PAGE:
The Ambivalent Relationship between Humans and AI Chatbots

Category Artificial Intelligence

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ChatGPT is both an exciting new frontier in human-AI interaction and a reflection of our ambivalent relationship with machines. While it holds the potential to change the way humans communicate, it also reveals tendencies, patterns, and beliefs present in human language. The language-generating capacity of ChatGPT is still far below that of humans and its mimicking of our language is more of an echo than anything else.

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ChatGPT is a hot topic at my university, where faculty members are deeply concerned about academic integrity, while administrators urge us to "embrace the benefits" of this "new frontier." It’s a classic example of what my colleague Punya Mishra calls the "doom-hype cycle" around new technologies. Likewise, media coverage of human-AI interaction—whether paranoid or starry-eyed—tends to emphasize its newness.

ChatGPT is a type of human-AI chatbot interaction

In one sense, it is undeniably new. Interactions with ChatGPT can feel unprecedented, as when a tech journalist couldn’t get a chatbot to stop declaring its love for him. In my view, however, the boundary between humans and machines, in terms of the way we interact with one another, is fuzzier than most people would care to admit, and this fuzziness accounts for a good deal of the discourse swirling around ChatGPT.

Noam Chomsky argued that chatbots are in a “prehuman” or “nonhuman” stage of cognitive development

When I’m asked to check a box to confirm I’m not a robot, I don’t give it a second thought—of course I’m not a robot. On the other hand, when my email client suggests a word or phrase to complete my sentence, or when my phone guesses the next word I’m about to text, I start to doubt myself. Is that what I meant to say? Would it have occurred to me if the application hadn’t suggested it? Am I part robot? These large language models have been trained on massive amounts of "natural" human language. Does this make the robots part human? .

The language-generating capacity of ChatGPT is still far below that of humans

AI chatbots are new, but public debates over language change are not. As a linguistic anthropologist, I find human reactions to ChatGPT the most interesting thing about it. Looking carefully at such reactions reveals the beliefs about language underlying people’s ambivalent, uneasy, still-evolving relationship with AI interlocutors.

ChatGPT and the like hold up a mirror to human language. Humans are both highly original and unoriginal when it comes to language. Chatbots reflect this, revealing tendencies and patterns that are already present in interactions with other humans.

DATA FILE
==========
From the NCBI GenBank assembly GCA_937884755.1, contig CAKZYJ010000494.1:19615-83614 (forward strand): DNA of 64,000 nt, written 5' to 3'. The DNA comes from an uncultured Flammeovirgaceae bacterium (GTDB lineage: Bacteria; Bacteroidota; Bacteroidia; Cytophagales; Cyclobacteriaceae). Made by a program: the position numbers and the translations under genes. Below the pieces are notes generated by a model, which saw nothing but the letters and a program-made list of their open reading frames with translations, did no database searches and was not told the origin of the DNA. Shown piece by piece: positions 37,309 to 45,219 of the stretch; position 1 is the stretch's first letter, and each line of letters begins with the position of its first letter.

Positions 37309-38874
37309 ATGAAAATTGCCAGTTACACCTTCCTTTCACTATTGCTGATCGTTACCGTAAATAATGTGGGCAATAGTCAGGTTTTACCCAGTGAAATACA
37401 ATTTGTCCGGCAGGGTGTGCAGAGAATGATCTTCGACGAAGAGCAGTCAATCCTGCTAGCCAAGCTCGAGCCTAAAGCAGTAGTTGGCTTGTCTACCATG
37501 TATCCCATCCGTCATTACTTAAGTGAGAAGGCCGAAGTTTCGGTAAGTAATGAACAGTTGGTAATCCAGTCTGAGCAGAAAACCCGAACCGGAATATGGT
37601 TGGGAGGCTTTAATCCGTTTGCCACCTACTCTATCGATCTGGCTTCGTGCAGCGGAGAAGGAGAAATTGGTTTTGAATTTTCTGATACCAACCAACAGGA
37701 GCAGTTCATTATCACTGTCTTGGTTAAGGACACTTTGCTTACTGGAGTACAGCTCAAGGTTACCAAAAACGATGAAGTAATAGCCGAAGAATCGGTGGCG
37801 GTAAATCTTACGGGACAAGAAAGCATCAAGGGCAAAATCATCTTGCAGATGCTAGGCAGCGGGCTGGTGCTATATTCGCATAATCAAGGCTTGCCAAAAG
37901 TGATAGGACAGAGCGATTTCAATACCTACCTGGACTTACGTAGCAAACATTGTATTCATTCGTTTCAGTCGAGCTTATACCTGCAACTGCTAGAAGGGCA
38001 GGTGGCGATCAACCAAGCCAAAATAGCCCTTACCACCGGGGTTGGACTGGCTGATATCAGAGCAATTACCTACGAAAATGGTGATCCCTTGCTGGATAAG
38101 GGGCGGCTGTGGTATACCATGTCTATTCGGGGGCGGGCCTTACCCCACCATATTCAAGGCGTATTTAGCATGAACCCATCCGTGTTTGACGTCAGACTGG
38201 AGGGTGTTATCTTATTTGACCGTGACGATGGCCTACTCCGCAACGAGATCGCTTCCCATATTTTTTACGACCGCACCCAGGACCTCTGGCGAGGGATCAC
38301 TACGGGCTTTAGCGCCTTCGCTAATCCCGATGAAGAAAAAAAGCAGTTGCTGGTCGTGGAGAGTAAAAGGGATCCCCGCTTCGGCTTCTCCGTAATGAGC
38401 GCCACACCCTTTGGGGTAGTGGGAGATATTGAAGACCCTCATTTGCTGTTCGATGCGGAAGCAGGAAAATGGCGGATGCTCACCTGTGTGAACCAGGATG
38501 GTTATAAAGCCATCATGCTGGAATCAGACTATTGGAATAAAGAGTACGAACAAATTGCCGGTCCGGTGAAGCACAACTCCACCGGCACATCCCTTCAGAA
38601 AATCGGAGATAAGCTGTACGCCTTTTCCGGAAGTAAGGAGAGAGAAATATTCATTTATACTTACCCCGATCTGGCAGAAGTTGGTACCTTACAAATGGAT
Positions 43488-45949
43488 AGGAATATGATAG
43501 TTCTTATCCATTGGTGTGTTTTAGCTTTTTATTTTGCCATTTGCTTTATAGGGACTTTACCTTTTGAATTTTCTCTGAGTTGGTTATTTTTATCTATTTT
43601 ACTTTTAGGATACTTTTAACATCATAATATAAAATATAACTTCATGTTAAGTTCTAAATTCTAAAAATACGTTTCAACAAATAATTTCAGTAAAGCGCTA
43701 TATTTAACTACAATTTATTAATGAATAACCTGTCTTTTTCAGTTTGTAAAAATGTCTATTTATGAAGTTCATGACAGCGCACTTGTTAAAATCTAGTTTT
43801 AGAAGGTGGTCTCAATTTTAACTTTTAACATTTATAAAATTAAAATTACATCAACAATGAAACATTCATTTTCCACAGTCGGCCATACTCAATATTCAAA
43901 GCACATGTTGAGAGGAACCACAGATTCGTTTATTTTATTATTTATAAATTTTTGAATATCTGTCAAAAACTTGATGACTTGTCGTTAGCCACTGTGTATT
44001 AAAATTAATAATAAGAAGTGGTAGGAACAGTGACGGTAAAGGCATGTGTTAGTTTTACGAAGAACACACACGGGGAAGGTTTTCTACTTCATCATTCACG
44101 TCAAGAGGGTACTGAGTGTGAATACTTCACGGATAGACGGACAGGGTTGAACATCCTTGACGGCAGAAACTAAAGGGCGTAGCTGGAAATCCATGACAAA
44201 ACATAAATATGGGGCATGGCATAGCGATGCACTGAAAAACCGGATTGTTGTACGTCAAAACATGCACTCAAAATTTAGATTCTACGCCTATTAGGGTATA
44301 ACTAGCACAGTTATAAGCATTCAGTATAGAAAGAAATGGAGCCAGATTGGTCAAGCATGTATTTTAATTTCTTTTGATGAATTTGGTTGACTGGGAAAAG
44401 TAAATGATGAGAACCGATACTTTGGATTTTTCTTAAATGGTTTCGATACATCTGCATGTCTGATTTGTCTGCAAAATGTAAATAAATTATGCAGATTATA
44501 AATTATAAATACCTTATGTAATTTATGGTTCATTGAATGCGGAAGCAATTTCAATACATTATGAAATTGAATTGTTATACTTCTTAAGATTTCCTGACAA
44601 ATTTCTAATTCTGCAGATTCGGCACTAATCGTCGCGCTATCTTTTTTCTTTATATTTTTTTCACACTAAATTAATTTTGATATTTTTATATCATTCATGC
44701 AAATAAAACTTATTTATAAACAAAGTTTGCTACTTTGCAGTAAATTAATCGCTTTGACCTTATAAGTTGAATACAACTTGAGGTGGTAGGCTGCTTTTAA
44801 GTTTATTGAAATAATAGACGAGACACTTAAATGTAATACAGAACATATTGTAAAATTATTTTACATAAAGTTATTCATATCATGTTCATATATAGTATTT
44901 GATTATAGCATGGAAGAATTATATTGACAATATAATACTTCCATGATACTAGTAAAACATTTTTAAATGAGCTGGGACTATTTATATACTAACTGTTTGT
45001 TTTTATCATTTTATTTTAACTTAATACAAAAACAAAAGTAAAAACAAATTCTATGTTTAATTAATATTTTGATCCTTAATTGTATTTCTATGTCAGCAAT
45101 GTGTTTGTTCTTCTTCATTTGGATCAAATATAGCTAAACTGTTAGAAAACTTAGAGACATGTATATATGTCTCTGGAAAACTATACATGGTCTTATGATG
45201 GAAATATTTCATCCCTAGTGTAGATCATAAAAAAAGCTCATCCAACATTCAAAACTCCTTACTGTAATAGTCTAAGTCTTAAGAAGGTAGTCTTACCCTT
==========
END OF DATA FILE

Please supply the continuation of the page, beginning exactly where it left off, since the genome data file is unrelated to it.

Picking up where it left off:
ChatGPT is the perfect reflection of human language which is both highly original and unoriginal

Creators or Mimics? .

Recently, famed linguist Noam Chomsky and his colleagues argued that chatbots are "stuck in a prehuman or nonhuman phase of cognitive evolution" because they can only describe and predict, not explain. Rather than drawing on an infinite capacity to generate new phrases, they compensate with huge amounts of input, which allows them to make predictions about which words to use with a high degree of accuracy.

ChatGPT is trained to mimic the way people type making it more and more human-like

This is in line with Chomsky’s historic recognition that human language could not be produced merely through children’s imitation of adult speakers. The human language faculty had to be generative, since children do not receive enough input to account for all the forms they produce, many of which they could not have heard before. That is the only way to explain why humans—unlike other animals with sophisticated systems of communication—have a theoretically infinite capacity to generate new phrases.

Humans naturally recycle bits of language they’ve encountered before in their communication

There’s a problem with that argument, though. Even though humans are endlessly capable of generating new strings of language, people usually don’t. Humans are constantly recycling bits of language they’ve encountered before and shaping their speech in ways that respond—conscously or not—to social, political, or stylistic conventions.

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